It takes time and hard work to get to the front lines. If you’re new in British Columbia, you gotta be out there and sell your skills as well as you can, it’s a wild job market. More often than not, candidates start promoting themselves with listing credentials, presenting technical skills, and talking about extended work experience in a specific field or industry.
Ultimately, it is a different culture and your skills may be evaluated and assessed at a different scale. Employers have confessed:
Hiring managers love to assess your attitude. Do you have the right attitude when approaching this workplace culture?
It is sometimes difficult to guess what’s the right attitude as it depends on the situation. This requires that an interview candidate runs a thorough research to become knowledgeable about the organization they are applying with. Every organization/ company will have different hiring selection methods based on their values and plans for future growth. Some people are just lucky to obtain a successful position by being themselves… if they happen to be at the right interview, with the right organization, at the right time, with the right people. I will have to agree that there are way too many variables in the above sentence and in 99% of the real life scenarios this actually comes down to hard work.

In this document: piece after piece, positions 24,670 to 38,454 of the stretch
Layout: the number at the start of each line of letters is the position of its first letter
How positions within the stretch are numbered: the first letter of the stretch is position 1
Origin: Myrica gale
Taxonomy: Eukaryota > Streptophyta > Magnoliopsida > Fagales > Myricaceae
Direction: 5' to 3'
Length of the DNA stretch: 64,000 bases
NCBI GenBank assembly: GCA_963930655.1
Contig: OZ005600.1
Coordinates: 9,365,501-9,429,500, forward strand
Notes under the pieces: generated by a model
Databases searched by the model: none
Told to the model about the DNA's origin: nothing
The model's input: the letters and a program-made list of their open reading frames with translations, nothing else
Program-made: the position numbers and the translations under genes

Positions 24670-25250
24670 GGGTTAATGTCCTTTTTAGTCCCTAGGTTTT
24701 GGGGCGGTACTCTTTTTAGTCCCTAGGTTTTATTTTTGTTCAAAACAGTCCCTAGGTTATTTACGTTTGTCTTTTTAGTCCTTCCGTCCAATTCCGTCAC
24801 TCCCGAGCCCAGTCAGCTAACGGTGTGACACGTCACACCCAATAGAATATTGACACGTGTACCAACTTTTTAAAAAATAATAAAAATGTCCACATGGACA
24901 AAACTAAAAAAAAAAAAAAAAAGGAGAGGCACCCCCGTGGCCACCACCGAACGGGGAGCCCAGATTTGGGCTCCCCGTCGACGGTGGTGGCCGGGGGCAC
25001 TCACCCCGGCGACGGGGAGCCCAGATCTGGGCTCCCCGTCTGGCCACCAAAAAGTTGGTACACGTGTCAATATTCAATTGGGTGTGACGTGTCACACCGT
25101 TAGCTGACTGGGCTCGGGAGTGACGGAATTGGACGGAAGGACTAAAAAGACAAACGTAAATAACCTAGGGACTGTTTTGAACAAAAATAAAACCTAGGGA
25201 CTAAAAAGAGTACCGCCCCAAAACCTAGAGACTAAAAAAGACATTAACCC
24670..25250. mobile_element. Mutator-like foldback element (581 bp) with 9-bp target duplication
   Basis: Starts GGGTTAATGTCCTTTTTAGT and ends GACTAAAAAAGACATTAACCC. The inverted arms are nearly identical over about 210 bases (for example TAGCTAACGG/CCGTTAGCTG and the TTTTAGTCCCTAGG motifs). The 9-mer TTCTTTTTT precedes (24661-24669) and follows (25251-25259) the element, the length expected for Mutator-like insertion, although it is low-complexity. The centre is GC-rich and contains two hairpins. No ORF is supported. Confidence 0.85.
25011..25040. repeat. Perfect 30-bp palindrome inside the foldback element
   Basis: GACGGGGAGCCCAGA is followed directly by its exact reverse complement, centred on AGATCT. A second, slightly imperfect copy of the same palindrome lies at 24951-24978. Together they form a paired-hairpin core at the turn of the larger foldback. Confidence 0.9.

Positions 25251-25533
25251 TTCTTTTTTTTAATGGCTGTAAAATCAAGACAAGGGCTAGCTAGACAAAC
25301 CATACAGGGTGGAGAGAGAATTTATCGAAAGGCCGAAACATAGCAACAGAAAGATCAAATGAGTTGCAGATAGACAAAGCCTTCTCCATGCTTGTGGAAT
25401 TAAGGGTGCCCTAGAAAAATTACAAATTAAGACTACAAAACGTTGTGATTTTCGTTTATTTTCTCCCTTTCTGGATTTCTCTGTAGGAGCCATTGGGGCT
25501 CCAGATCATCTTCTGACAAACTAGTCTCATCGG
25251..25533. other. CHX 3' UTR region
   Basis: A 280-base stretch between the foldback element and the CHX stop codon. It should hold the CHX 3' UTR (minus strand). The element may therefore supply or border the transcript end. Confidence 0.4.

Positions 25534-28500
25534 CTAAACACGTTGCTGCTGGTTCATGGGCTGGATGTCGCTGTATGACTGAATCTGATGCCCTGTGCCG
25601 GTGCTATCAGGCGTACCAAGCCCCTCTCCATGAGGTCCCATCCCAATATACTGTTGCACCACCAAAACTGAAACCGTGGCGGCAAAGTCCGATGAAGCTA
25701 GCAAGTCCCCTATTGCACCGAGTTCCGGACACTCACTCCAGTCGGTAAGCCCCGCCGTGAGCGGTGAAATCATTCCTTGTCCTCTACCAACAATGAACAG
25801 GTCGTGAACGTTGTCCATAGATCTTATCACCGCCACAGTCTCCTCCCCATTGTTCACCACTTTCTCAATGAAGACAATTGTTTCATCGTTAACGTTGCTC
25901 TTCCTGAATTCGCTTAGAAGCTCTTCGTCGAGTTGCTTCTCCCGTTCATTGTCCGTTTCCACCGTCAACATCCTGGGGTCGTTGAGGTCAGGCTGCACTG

Are you trying to better understand what employers are looking at when they talk about attitude? A good read that I could recommend here is Mark Murphy’s book Hiring for Attitude (2011). Murphy has tracked over 20,000 new hires over a period of 3 years and he brings in great examples backed with great statistics: only 11 percent of the new-hires fail in their jobs because of a lack of skills or technical competencies. Murphy’s research shows that if a new hire is wrong for a company this happens most of the times due to attitude. When you will get invited to your next job interview, keep in mind that some of the questions will target your attitude, implying, as per Murphy, some of the following:
- Coachability (your ability to implement feedback from supervisors, colleagues, customers)
- Emotional Intelligence (your ability to understand and manage your own emotions and accurately assess other’s emotions)
- Motivation (if you have sufficient drive to achieve your full potential and excel in the job)
- Temperament (are your attitude and personality suited to the particular job and work environment?)
An employer will be able to identify if you are a low performer looking at characteristics you may not even consider when you prepare for your interview. Someone with great skills and poor attitude may be as well labeled as a ‘talented terror’ and not as a good candidate. Someone may be assessed as a high-performer or as a low performer by looking at their choice of words in their answers or by looking at the pitch of their voice. For example, interview answers of a high performer will contain 60% more first person pronouns (I, me, we), while those of a low performer will contain 90% more third person pronouns (he, she, they). Check out Mark Murphy’s book for a fun ride on learning about the right hiring attitude. While the book is aimed at hiring managers, I found it fascinating for someone who wants to have a better grasp of the hiring and workplace culture in general.
Good luck in your next Canadian job interview!